United Fresh, which represents the produce industry, echoed this line of thinking: “By applying the same requirements to all commodities despite significant variation in risk profile across the vast diversity of fruits and vegetables, the Agency unnecessarily adds huge economic burdens on producers with little to no impact on risk reduction.”
The FDA should withdraw the rule and develop a new rule consistent with the law. Congress still needs to take action to prevent future overreach. Ideally, Congress should revisit whether these produce safety requirements in FSMA are necessary in the first place. Using sound science and reasonable risk assessment, Congress should conclude that these requirements should be repealed. Short of getting rid of the produce safety requirements in FSMA, Congress should make several important changes to the statute, including:
Require a Produce Commodity to Be Associated with an Outbreak. The FDA should be determining what produce to regulate based on risk. The statute is clear in this regard, but it has not stopped the FDA from ignoring the requirement.
To provide a clear and objective way to identify commodities with known risks (and to ensure the FDA does not sidestep any risk requirement), the FDA should regulate only those commodities that have had an outbreak over the past 10 years. Further, the outbreak should be directly caused by on-farm practices, because outbreaks, even if it can be shown that they are caused by a specific commodity, could be attributed to off-farm activities such as transportation, retail practices, or actions taken by the consumer.
Further, even if a commodity is associated with an outbreak, if agricultural practices have changed so that the risk no longer exists, the commodity should not be regulated.
Regularly Review What Produce Commodities Should Be Regulated. The FDA should not have a static list of regulated commodities. Every year, the FDA should review whether a commodity still meets the necessary requirements to be regulated under FSMA (including whether it had an outbreak within the past 10 years). Alternatively, the FDA should add, after notice and comment rulemaking, any commodities that do meet the necessary requirements.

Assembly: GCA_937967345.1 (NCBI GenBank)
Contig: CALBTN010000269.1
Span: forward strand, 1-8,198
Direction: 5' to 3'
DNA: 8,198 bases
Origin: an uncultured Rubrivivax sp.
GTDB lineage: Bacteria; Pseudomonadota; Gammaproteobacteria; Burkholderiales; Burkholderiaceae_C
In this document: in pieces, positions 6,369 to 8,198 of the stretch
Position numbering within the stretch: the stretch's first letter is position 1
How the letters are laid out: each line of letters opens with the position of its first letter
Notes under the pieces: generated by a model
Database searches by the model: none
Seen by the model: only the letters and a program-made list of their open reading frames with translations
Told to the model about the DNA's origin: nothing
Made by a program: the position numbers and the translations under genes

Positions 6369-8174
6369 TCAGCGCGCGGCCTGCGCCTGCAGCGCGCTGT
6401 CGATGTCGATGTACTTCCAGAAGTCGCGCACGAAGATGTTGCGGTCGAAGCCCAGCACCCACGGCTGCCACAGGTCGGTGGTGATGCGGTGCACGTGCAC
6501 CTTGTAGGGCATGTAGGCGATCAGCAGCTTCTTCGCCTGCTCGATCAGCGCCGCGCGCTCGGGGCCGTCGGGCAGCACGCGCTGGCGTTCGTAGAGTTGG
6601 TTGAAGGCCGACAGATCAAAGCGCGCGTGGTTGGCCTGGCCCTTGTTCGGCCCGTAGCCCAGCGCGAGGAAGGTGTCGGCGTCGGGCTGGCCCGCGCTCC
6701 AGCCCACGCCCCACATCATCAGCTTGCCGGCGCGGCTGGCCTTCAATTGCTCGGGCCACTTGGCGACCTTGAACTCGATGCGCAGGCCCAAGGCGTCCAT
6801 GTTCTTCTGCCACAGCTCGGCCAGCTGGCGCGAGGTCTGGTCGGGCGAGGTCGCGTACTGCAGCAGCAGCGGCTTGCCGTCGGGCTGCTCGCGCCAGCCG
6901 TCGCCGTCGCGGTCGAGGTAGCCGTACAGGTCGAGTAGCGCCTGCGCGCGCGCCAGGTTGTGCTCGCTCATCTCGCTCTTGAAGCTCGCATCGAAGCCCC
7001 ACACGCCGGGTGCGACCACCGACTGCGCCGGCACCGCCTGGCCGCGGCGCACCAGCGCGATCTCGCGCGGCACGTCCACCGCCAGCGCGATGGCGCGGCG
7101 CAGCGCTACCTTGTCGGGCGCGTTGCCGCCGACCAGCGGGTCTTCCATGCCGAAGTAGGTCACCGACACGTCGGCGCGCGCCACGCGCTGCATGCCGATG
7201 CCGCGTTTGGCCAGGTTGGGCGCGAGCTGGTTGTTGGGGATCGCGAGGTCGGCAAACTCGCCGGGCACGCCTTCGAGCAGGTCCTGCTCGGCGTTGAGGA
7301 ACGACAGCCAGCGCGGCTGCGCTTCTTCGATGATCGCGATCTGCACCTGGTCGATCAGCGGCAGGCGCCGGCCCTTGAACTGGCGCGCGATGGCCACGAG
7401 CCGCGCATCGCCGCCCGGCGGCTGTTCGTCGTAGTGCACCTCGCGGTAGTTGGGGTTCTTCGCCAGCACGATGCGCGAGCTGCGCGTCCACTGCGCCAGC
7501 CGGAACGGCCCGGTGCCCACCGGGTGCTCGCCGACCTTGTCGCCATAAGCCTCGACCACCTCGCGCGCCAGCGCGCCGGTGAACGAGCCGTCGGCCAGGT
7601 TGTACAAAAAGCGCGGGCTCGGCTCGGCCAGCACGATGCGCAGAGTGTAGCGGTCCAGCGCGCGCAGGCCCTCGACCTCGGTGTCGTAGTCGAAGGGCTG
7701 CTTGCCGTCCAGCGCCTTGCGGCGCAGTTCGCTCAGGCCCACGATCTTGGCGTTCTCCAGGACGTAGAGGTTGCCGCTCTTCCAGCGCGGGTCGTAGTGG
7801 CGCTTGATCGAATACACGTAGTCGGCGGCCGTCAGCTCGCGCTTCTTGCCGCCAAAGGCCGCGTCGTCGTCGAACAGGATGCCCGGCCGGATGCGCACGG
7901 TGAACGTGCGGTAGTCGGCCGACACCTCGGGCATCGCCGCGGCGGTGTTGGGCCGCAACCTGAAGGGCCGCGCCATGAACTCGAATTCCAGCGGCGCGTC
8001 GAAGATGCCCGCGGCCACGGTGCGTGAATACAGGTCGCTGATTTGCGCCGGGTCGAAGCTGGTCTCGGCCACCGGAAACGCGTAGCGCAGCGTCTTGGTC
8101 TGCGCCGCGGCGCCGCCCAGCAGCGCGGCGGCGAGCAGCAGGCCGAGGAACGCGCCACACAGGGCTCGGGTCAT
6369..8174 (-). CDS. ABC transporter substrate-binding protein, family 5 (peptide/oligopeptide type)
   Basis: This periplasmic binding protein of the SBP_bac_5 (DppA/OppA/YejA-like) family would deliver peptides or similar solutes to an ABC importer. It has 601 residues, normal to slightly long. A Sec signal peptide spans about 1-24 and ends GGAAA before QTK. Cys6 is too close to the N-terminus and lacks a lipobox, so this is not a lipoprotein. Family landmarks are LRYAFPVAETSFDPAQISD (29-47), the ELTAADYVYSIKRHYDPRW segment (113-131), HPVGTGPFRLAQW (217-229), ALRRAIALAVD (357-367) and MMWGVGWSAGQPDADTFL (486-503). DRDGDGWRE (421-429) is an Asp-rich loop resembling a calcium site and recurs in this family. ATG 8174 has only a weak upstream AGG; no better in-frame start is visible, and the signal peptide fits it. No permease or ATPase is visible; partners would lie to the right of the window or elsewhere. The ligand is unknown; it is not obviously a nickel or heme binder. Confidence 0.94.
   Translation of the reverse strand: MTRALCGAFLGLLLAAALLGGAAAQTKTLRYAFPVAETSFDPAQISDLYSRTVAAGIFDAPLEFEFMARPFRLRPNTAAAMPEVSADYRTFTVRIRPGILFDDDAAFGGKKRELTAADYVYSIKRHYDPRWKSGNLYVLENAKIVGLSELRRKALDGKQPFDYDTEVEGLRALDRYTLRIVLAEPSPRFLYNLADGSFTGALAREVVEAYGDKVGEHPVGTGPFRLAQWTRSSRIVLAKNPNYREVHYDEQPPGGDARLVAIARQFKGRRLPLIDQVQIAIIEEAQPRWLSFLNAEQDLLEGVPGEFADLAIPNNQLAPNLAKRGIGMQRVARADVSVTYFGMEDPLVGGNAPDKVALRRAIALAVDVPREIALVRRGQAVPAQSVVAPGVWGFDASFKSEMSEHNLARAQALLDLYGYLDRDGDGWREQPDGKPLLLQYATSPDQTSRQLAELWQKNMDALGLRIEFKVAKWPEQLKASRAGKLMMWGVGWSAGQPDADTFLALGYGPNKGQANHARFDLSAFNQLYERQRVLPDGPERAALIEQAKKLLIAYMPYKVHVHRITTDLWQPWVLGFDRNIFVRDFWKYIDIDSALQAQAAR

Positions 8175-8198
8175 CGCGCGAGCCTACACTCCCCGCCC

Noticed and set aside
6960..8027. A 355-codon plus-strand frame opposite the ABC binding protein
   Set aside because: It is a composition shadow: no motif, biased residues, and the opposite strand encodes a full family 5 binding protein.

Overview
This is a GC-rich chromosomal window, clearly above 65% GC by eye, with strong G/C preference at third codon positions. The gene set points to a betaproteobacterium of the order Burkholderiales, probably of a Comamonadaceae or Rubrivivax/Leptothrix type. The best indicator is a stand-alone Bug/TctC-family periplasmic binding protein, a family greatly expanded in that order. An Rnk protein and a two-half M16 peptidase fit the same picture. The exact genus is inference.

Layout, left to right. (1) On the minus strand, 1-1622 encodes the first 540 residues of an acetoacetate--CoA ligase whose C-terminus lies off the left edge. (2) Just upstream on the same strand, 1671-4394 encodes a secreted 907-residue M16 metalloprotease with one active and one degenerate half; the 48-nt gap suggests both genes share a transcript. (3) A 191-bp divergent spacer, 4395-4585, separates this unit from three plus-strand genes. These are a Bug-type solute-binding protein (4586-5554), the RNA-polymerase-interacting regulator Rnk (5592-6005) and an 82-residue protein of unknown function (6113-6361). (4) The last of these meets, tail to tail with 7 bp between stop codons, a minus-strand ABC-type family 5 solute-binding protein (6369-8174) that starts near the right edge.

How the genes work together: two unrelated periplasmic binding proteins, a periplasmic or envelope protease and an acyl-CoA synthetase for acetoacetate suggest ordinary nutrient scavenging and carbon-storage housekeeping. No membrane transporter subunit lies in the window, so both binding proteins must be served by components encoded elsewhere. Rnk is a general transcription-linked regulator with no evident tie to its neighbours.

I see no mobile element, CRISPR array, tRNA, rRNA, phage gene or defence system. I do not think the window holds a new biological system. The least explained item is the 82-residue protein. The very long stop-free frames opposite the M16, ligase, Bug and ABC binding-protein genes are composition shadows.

Develop Targeted Standards that Address the Known Causes of an Outbreak and Are Appropriate for Specific Commodities. The science-based minimum standards should address known causes of outbreaks. They also should only be imposed on a commodity to address known risks for that commodity. The standards, in many instances, would not need to be commodity-specific because they would be applicable across regulated commodities.
Clarify What Is Meant by “Minimum Standards.” Unlike what the FDA has developed in the produce safety rule, science-based minimum standards should be the level of protection that is the “floor” (i.e., the minimum necessary steps to address a known risk connected to a commodity). If the standards are the minimum, they need not be complex or prescriptive.
Require Peer-Reviewed Risk Assessments and Cost-Benefit Analysis.In determining what commodities are regulated and the nature of the science-based minimum standards, the FDA should be required to use independent, peer-reviewed risk assessments and determine that benefits exceed costs.
The FDA is using FSMA to micromanage farming practices for almost all produce growers. Congress authorized the FDA to perform the specific task of addressing known risks connected with raw produce. The agency has ignored this directive and is instead regulating as much produce as possible without regard for risk. This overreach certainly hurts farmers. In addition, it also hurts consumers by diverting the FDA’s attention away from where potential food safety risks might actually exist.
—Daren Bakst is Research Fellow in Agricultural Policy in the Center for Free Markets and Regulatory Reform, of the Institute for Economic Freedom, at The Heritage Foundation.